“First they came for the communists
And I did not speak out
Because I was not a communist
Then they came for the socialists
And I did not speak out
Because I was not a socialist
Then they came for the trade unionists
And I did not speak out
Because I was not a trade unionist
Then they came for the Jews
And I did not speak out
Because I was not a Jew
Then they came for me
And there was no one left
To speak out for me”

“And Jesus knowing their thoughts, said to them: Every kingdom divided against itself shall be made desolate: and every city or house divided against itself shall fall.” [Mt 12:25]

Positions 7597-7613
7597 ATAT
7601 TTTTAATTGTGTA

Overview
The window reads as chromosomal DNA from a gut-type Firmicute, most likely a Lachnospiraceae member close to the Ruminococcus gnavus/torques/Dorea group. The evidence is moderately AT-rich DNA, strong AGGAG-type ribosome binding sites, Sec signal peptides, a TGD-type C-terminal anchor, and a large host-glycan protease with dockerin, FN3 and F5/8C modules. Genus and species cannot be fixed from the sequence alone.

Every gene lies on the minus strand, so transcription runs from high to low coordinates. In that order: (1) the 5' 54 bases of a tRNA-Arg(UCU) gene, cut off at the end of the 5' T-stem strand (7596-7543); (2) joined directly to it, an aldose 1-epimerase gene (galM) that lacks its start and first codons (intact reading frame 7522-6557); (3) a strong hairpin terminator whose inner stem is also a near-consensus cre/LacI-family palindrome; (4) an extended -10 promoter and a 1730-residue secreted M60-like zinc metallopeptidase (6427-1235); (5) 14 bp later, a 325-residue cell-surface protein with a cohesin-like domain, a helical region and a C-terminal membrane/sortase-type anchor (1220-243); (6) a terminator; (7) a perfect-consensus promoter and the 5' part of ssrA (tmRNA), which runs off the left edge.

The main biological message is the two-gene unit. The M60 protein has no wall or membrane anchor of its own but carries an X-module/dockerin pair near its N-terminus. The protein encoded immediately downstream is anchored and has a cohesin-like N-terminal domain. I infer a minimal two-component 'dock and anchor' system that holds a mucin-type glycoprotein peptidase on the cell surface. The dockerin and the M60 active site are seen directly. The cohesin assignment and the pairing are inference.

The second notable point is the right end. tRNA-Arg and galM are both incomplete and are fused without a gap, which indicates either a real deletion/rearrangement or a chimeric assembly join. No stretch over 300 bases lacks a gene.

When the tour had finished i came round the Vatican’s magnificent outer walls, and back to St Peter’s Square. After an hour or so of joyful wonderment and meditation inside St Peter’s Basilica, and praying at the tomb of Blessed John XXIII, i took a photo of a pair of Swiss guards, and called out the name of San Dominico to some Dominicans in their distinctive black and white habits. The journey by train to Calabria allowed me to make yet another pilgrimage within a pilgrimage, to Bari, at whose thousand year-old Basilica i could pray for young people and the cause of Christian unity before the tomb of St Nicholas of Mira, the fourth century Bishop so dearly beloved of Christians, and indeed Muslims, and above all children the world over. May he please pray for us.